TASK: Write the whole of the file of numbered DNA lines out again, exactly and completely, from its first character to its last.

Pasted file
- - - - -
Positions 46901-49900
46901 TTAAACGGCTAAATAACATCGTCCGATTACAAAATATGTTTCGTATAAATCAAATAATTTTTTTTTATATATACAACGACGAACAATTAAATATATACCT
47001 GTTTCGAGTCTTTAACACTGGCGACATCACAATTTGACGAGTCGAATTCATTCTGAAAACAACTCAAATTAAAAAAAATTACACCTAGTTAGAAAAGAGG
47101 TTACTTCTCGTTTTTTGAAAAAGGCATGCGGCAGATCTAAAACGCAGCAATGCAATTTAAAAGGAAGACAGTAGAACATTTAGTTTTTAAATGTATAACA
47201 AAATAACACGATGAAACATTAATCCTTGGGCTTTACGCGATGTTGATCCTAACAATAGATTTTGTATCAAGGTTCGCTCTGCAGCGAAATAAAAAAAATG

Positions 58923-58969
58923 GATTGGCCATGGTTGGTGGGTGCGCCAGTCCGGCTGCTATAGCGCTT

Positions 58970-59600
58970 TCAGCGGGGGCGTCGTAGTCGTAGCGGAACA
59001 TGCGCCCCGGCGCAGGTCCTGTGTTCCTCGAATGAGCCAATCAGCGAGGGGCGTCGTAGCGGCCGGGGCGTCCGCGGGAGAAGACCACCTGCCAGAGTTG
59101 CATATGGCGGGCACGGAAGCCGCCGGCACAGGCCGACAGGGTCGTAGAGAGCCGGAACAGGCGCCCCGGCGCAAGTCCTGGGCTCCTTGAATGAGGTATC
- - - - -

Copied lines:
Positions 46901-49900
46901 TTAAACGGCTAAATAACATCGTCCGATTACAAAATATGTTTCGTATAAATCAAATAATTTTTTTTTATATATACAACGACGAACAATTAAATATATACCT
47001 GTTTCGAGTCTTTAACACTGGCGACATCACAATTTGACGAGTCGAATTCATTCTGAAAACAACTCAAATTAAAAAAAATTACACCTAGTTAGAAAAGAGG
47101 TTACTTCTCGTTTTTTGAAAAAGGCATGCGGCAGATCTAAAACGCAGCAATGCAATTTAAAAGGAAGACAGTAGAACATTTAGTTTTTAAATGTATAACA
47201 AAATAACACGATGAAACATTAATCCTTGGGCTTTACGCGATGTTGATCCTAACAATAGATTTTGTATCAAGGTTCGCTCTGCAGCGAAATAAAAAAAATG

Positions 58923-58969
58923 GATTGGCCATGGTTGGTGGGTGCGCCAGTCCGGCTGCTATAGCGCTT

Positions 58970-59600
58970 TCAGCGGGGGCGTCGTAGTCGTAGCGGAACA
59001 TGCGCCCCGGCGCAGGTCCTGTGTTCCTCGAATGAGCCAATCAGCGAGGGGCGTCGTAGCGGCCGGGGCGTCCGCGGGAGAAGACCACCTGCCAGAGTTG
59101 CATATGGCGGGCACGGAAGCCGCCGGCACAGGCCGACAGGGTCGTAGAGAGCCGGAACAGGCGCCCCGGCGCAAGTCCTGGGCTCCTTGAATGAGGTATC